I followed the link to the Twitter thread on Rolling Stone.
This is just a reflection of a new group of reviewers and editors, another generation removed from experiencing much of the list in context.
I think even in its glory days, Rolling Stone was a flawed arbiter of musical taste. But it could be fun. My favorite review was from Dave Marsh, who knew how to write and would happily have filled the magazine himself if allowed.
It was a one-star review of the Surf Punks’ album “My Beach”.
“My record player.”
Funny how the 500 greatest songs of all time are all well known artists and well known songs. Apparently virtually no great music was made before 1950, and nothing worthwhile came from classical music. C’mon Rolling Stone, put at least some effort into this list. Put songs by your local bar band, give Lesley Gore the most entries, and make the No. 1 song of all time the “1-800-Cars For Kids” jingle. Otherwise it’s no different than any aging hipster’s Spotify feed.
The other factor here (and forgive me if I’m the last to figure this out, but it’s 5:00 a.m. and the coffee is still brewing) is that while an artist releases an album, the public no longer has to buy it to access every track on it that isn’t a single, a B-side or getting some radio play. Everysong is accessible simultaneously and any or all of them can chart on what we quaintly think of as a “singles” chart.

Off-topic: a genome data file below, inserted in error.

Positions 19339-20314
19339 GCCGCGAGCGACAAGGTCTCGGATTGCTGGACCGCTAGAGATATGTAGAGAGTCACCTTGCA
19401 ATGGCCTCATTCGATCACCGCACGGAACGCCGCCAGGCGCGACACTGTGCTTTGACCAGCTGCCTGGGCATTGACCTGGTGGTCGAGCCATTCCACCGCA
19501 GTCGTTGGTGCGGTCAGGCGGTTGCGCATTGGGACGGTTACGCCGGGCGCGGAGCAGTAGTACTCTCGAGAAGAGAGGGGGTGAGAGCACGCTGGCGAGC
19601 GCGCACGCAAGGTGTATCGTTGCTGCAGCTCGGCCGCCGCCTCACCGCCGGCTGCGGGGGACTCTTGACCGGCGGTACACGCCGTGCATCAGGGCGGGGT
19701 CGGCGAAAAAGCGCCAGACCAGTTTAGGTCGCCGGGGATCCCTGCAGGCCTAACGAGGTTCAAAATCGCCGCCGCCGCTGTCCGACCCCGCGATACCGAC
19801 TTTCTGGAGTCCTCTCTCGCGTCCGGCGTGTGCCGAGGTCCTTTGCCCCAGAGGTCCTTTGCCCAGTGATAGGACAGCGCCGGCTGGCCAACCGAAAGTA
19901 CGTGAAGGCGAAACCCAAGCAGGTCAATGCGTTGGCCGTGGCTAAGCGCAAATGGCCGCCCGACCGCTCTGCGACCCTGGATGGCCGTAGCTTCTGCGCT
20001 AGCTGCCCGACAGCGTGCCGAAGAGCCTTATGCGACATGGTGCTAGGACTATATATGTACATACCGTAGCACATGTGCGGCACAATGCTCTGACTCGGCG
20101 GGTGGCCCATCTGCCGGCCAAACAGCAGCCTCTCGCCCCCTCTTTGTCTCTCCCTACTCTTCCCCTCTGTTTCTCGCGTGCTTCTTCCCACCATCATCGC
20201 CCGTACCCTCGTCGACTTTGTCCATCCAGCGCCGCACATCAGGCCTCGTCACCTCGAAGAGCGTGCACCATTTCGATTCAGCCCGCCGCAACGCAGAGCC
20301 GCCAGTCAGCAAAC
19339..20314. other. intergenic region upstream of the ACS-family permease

That, then, sets up artists whose albums contain a lot of songs to set this kind of chart “record”. Looks like Drake has 21 tracks on his new album.
So, in the same environment, and figuring that for the debut week, curiosity would have most people checking out every track, “The Beatles” (the one we call “The White Album”) , which has 30 songs (well, 29 and “Revolution 9”), would likely have taken ten of the top 10 and very nearly a third of the Hot 100.
And, to Chris Herman’s point, the curiosity plays would have guaranteed that “Revolution 9” went top ten.
Part of the answer here is probably to unfollow Eric Alper – although his stuff has a way of worming onto my feed from others anyway.
I dream of an alternate universe where the 28 songs from Trout Mask Replica swarm the Top 40 like rats in a horror movie, with “Pachuco Cadaver” and “My Human Gets Me Blues” throwing elbows for the Number One spot.
I have heard it said that Facebook makes us want to know less about people we know in the real world, and Twitter makes us want to know more about people we’ve never actually met. Eric Alper is the exception to that rule. He’s the kind of person you follow when you first get on Twitter because he seems cool and fun. Only later do you start finding him kind of tiresome.
Your article was very interesting and a little depressing.
I don’t pay attention to the charts mainly because I don’t keep up with any new music. I’m old. Such is life.